From N.C. Clean Water Management Trust Fund
RALEIGH – Earlier this week the Board of Trustees of the N.C. Clean Water Management Trust Fund (CWMTF) awarded more than $10 million in grants for projects intended to protect drinking water, improve water quality across the state and protect land around military installations.
At its Oct. 15 meeting the CWMTF board approved grant awards of $10,462,222 for its 2012 grant cycle. The fund received 157 applications requesting more than $122 million this year. The projects awarded include: $1,880,355 to protect military installations; $5,099,995 to infrastructure projects; and$3,481,872 for acquisition of stream buffers. A full list of projects funded can be found online at http://www.cwmtf.net/Docs/2012%20Final%20Funding%20Decisions.pdf. Some highlighted projects include:
Military – Four projects were funded for $1,880,355. Awards for military projects include four land acquisition projects intended to support compatible uses around the Piney Island Bombing Range, Camp Lejeune and Fort Bragg. These projects are located in high priority areas for our military installations and this land conservation ensures that the military will be able to carry out critical training missions.
Infrastructure – Thirteen projects were funded for $5,099,995. Infrastructure projects funded included $500,000 for a wastewater infrastructure rehabilitation project to clean up waters above the city of Eden’s drinking water intake and improve water quality in the Dan River, which is used for recreation.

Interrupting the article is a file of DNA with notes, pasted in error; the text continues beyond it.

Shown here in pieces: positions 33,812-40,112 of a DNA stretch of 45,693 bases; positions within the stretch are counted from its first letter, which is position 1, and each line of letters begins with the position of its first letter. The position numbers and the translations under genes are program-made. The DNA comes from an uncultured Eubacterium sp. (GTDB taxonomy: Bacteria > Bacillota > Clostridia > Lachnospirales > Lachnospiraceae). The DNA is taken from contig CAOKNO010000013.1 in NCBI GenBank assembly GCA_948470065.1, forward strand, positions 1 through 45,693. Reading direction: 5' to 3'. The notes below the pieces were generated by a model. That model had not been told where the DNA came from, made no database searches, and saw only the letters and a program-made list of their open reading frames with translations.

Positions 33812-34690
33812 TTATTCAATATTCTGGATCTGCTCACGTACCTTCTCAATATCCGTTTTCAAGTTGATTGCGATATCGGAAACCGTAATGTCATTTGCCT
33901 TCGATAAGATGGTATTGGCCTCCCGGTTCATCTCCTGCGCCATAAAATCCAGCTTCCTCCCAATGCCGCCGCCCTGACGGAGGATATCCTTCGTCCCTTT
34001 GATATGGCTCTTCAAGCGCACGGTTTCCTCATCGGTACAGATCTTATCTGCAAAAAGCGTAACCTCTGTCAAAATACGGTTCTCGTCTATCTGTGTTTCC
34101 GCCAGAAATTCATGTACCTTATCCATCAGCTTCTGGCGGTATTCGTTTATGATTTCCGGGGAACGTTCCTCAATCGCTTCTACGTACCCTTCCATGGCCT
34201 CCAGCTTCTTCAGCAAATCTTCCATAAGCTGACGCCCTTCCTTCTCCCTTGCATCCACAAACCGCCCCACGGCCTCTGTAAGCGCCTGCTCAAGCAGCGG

Another infrastructure project was $400,000 to Mecklenburg County to restore portions of McDowell Creek to reduce soil erosion into Mountain Island Lake, a drinking water supply for Mecklenburg County. The project will reduce transport of sediment into the lake by 600 tons annually, reducing the cost of treating drinking water and protecting the capacity of the reservoir.
Acquisition – Seven projects were funded for $3,481,872. The CWMTF provided $600,000 to purchase a conservation easement on 312 acres along the Henry Fork River and Little River in Burke County. This easement is part of a 1,685-acre project that will conserve land adjacent to South Mountains State Park and help protect the drinking water supply for the town of Newton.
The CWMTF was established in 1996 to help finance projects that enhance or restore degraded waters, protect unpolluted waters and drinking water supplies, and/or contribute toward a network of riparian buffers and greenways for environmental, educational and recreational benefits.
The 21-member, independent, CWMTF Board of Trustees has full responsibility over the allocation of monies from the Fund.